(It should be mentioned, however, that Niantic chooses where Pokestops are, meaning businesses can’t add themselves on a whim and need to speak with Niantic about the potential of getting a stop by them.)
It’s important to note that these Pokestops can have something called a “Lure” added to them. What that does is essentially make that station a hot spot for Pokemon spawning, and allows users to hang out by the stop and wait for Pokemon to generate, rather than walk around. Each Lure lasts for half an hour, and users can see if a Pokestop has an active Lure module on it because the Pokestop looks like it’s throwing pink and blue confetti (shown in the top-left corner of the image below). Lures can be earned in-game over time, or they can be purchased from the in-game store for a small fee.
When you have 9.5 million people out and about looking for Pokemon, and you know that they’re likely to gravitate to places where their chances of catching Pokemon are greatest, you have to think as a business owner “maybe there’s a way I can take advantage of this.” And that’s exactly what marketing-savvy business owners have done.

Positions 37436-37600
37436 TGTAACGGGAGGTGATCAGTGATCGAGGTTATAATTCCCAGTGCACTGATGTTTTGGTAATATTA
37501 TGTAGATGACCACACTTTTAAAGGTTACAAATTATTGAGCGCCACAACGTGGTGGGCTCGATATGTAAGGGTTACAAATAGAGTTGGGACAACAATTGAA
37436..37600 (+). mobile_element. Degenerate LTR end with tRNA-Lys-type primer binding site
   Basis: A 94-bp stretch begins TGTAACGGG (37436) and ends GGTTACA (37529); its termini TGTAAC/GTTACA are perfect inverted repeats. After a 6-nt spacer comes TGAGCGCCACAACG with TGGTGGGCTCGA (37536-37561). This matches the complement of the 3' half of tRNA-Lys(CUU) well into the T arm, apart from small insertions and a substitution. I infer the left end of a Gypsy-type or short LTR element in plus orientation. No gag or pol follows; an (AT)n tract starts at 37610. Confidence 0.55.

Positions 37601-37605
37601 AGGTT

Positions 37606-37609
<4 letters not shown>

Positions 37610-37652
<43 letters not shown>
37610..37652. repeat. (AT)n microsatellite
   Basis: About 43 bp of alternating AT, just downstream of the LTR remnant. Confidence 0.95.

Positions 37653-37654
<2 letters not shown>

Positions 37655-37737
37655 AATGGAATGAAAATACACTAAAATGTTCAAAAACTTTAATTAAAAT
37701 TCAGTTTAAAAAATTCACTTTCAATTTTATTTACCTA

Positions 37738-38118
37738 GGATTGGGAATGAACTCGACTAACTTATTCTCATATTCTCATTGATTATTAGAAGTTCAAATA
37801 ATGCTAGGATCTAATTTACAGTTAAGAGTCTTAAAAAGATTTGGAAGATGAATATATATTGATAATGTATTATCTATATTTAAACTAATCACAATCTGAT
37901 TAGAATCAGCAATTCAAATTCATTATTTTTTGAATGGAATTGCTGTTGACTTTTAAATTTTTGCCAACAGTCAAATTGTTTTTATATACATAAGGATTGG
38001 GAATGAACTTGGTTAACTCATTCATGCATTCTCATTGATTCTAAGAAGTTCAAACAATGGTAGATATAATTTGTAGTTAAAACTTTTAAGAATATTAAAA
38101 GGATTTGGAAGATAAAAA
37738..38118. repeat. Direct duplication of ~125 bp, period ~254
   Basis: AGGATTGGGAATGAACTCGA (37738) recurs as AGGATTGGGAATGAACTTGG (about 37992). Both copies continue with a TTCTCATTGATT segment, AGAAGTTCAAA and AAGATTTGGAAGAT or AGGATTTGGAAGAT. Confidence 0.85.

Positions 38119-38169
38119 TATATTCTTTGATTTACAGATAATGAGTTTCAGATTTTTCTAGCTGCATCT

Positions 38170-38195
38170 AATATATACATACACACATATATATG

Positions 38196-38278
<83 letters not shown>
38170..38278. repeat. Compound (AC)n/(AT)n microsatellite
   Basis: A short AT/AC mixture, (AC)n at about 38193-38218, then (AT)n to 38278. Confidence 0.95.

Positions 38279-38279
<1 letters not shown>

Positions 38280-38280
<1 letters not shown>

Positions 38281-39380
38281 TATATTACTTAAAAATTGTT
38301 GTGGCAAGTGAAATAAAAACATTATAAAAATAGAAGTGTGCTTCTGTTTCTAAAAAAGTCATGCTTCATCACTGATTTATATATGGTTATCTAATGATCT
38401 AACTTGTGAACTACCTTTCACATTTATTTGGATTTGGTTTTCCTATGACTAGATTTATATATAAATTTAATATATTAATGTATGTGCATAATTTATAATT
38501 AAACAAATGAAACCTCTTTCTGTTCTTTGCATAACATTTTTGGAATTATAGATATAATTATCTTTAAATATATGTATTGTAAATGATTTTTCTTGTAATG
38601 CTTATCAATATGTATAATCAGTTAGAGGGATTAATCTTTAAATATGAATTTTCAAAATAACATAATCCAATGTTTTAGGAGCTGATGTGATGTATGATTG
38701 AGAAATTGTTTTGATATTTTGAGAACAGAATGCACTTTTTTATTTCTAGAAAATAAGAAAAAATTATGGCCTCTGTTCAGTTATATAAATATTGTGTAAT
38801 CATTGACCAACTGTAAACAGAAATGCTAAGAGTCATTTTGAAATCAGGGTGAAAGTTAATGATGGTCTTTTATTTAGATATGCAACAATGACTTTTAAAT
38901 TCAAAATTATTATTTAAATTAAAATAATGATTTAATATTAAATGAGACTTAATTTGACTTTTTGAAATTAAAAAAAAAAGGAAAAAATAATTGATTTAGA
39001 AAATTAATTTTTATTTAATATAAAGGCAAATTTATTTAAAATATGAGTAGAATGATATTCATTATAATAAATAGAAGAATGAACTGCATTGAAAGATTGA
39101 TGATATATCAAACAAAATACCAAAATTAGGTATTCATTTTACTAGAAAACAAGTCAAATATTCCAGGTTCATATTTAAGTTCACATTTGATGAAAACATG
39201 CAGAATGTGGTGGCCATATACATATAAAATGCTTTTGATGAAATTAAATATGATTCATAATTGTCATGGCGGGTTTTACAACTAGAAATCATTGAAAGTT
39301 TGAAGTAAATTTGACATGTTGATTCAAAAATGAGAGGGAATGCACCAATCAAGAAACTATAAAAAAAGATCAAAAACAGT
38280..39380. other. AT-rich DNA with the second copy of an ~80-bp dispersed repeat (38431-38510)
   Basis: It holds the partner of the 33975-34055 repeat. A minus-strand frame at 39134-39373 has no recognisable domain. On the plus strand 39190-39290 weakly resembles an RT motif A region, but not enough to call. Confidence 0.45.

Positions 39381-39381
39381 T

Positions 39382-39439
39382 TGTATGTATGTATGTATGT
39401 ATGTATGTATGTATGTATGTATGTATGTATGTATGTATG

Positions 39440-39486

The success stories have been coming in droves since “Pokemon Go” was released. An ice cream stand in Anacortes, Washington, was able to save their business due to “Pokemon Go.” (The owner exclaimed “The Pokey light shines down on me!” when local news stations interviewed him.) Coffee shops, museums, pizza places and even the zoo in Houston, Texas all offered special promotions or offers for playing the game by their businesses. Japanese McDonald’s locations saw a 19% jump in sales after losses the previous seven consecutive quarters after partnering with Niantic to make their restaurants sponsored Pokestops. Businesses of all shapes and sizes are getting advice on how to take advantage of the Poke-craze.